What I Learned From Growing Up With Rory Gilmore

Rory and Lorelai on Gilmore Girls

Netflix has once again fed into our binge-watching, nostalgia-loving television tendencies by releasing all seven seasons of Gilmore Girls on instant-watch. Despite having been off the air since 2007, the show has garnered a lot of press since it arrived on Netflix, including the ubiquitous Buzzfeed and Huffington Post articles, Gilmore Girls Explained By Someone Who Never Saw It” and “Lorelai’s Worst Outfits in Season 1 Of Gilmore Girls.” Besides the early-2000s nostalgia, the show has been remembered not only for its fast-talking dialogue and pop culture references, but for the beloved female characters created by show runner Amy Sherman-Palladino.

In case you don’t recall, the show is about two “Gilmore girls,” mother and daughter Lorelai and Rory Gilmore (Lauren Graham and Alexis Bledel), and the revolving cast of characters who live in the small town of Stars Hollow, Connecticut. Gilmore Girls season one begins with Lorelai, who had Rory when she was 16, working as the manager of an inn and Rory, a nerdy teenager who is too smart for her small town high school, being accepted into a prestigious private school. By the end of season seven, spoiler alert, Lorelai has opened her own inn and Rory has graduated from college and is about to go work as a journalist covering Barack Obama’s 2008 presidential campaign.

Rory Gilmore saying "What does it matter if I'm pretty if I don't pass my finals?"

Exactly, Rory.

I was born in 1994, so I grew up with Rory. Her dream was to become the next Christiane Amanpour made her one of the few television characters I could relate to. As a fellow budding journalist and high school valedictorian who would skip class for a concert, I saw a lot of myself in Rory. Rory was the only teenager I knew who enjoyed spending her Friday nights watching TV with their mom—like I did when I would have Gilmore Girls marathons with my mom. But she’s not just an overachiever. Rory also taught me that it was okay to fail. One of the most telling moments in the show is when Rory drops out of Yale after being told by a newspaper tycoon that she doesn’t have what it takes to be a journalist. Few characters—especially the “nerdy ones”—are allowed to make mistakes, but dropping out of school led to a half-season story arc where Rory moves into her grandparents pool house and joins the Daughters of the American Revolution, a time period my mother and I fondly refer to it as “the Dark Years.”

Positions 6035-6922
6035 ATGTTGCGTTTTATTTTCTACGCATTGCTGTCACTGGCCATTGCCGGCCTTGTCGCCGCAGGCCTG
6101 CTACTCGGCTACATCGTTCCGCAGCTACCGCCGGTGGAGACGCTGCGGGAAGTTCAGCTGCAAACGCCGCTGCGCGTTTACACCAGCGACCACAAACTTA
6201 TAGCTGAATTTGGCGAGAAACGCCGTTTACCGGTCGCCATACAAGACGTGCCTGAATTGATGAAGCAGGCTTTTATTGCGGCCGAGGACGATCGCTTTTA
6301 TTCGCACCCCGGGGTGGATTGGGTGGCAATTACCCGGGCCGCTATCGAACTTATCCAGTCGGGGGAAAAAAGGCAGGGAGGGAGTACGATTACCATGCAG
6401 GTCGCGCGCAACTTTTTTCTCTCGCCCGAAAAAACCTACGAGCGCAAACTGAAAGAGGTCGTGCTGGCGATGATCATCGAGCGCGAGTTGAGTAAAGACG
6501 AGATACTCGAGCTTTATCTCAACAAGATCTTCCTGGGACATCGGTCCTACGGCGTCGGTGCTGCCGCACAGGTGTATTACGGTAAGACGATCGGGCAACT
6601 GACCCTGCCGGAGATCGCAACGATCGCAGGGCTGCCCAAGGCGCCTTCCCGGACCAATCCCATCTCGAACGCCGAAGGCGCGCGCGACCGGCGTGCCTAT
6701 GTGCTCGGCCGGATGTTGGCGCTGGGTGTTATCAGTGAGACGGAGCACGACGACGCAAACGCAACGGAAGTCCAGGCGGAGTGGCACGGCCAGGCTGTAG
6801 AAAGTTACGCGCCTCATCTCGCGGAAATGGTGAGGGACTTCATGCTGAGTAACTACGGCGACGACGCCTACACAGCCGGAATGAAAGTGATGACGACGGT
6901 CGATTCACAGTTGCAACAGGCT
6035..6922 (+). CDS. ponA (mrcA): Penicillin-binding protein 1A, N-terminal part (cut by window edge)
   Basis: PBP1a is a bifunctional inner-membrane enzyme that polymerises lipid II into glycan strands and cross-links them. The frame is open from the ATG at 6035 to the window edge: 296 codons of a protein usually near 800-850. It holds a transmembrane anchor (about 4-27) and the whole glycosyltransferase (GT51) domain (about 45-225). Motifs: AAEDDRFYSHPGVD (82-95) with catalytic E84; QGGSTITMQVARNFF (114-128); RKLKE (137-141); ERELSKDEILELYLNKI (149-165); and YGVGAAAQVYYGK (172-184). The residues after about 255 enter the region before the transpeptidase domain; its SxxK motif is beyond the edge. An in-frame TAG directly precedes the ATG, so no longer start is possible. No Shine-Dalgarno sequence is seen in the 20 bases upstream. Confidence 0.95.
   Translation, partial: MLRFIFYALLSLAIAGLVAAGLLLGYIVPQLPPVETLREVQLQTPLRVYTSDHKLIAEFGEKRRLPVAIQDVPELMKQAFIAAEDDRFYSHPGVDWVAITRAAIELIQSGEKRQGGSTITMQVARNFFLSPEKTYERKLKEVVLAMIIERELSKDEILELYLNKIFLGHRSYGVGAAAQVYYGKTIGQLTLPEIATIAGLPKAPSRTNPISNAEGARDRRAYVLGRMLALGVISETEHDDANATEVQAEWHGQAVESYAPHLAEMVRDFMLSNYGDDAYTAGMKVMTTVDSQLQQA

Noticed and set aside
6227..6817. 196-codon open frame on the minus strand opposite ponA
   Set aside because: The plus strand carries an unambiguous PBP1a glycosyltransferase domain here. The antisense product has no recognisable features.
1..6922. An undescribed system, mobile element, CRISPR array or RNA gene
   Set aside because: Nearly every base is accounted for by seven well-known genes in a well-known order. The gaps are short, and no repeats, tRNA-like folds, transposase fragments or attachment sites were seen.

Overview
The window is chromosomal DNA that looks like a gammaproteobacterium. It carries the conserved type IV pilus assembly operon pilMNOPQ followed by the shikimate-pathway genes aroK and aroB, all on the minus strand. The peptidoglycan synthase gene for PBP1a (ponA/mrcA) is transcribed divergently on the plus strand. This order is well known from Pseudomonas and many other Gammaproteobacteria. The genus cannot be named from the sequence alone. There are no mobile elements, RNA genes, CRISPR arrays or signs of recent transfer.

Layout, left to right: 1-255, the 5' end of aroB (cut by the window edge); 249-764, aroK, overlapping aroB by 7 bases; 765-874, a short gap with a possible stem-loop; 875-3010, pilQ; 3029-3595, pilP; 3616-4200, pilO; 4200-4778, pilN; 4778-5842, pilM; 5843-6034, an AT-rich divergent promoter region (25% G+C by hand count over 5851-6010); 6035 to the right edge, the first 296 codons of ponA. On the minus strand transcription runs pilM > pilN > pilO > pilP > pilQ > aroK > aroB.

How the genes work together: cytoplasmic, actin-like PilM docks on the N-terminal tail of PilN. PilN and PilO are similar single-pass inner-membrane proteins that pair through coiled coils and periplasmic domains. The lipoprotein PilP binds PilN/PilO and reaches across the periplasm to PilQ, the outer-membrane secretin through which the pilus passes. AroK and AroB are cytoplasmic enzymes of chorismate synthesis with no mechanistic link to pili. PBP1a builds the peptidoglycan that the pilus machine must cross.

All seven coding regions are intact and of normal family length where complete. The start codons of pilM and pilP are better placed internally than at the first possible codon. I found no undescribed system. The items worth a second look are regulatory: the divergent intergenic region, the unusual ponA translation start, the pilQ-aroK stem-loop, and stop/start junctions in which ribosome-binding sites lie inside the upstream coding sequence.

It should be noted that this media tycoon, Mitchum Huntzberger (Gregg Henry) was a white male as well as the father of Rory’s boyfriend, Logan (Matt Czuchry). This was the first time that a show, largely made up strong female characters in leadership positions, had a male authority figure question their competence. It highlighted not only the sexism that Rory had to deal with working in journalism, an industry where male bylines still outnumber female bylines by a margin of three to one, but the effect that these authority figures can have on someone just entering the field. I know that if someone I looked up to in the journalism industry told me I wasn’t good enough, even if they were wrong, I would be crushed. The pressure that young people face is immense, especially considering the fact that almost half of college graduates are working at jobs that don’t require a bachelor’s degree.

Despite this setback, Rory not only went on to becoming the editor of the Yale Daily News, but Mitchum tells Rory a season later that he had always believed in her skills as a journalist. Instead of being affected by his words, this time, Rory shakes them off, knowing that they don’t matter. Seeing Rory fail made me realize that despite the pressure of college loans, parents, peers, and professors, it is okay to have setbacks and make mistakes and that even the words of people you admire should never affect how you value yourself.

Rory Gilmore as the editor of the Yale paper

Get it, girl. 

Of course, while I found real value in a fictional story, Gilmore Girls is about as accurate to real life as an after-school special. The independent life that Lorelai has built is shaken at certain points, such as when she asks her parents for money to help pay for Rory’s education. While there is nothing wrong with Lorelai asking for financial help, many single mothers do not have the support system in place to ever be able to pay for Yale.

Lorelai’s support network also extended past her family. Through a series of circumstances that only make sense on a family network, after she arrives in Stars Hollows, Lorelai asks for a job at the Independence Inn and is immediately given one. The owner of the inn, Mia, becomes a surrogate mother for Lorelai and Rory. While Lorelai did face many challenges as a teen parent after leaving her parents and beginning her life on her own, her story is in the minority of single mothers, many of whom still do not make as much money as their married coworkers and do not have the support network of a whole small town like Stars Hollow. While she may have to worry about paying for expensive college tuition, Lorelai’s struggles as a single mom focus more on finding a husband than the hardship of keeping a job and earning an equal wage. Money only becomes an issue when Lorelai decides to open her own inn, but these problems are pushed under the table to devote more airtime to Lorelai’s new beau.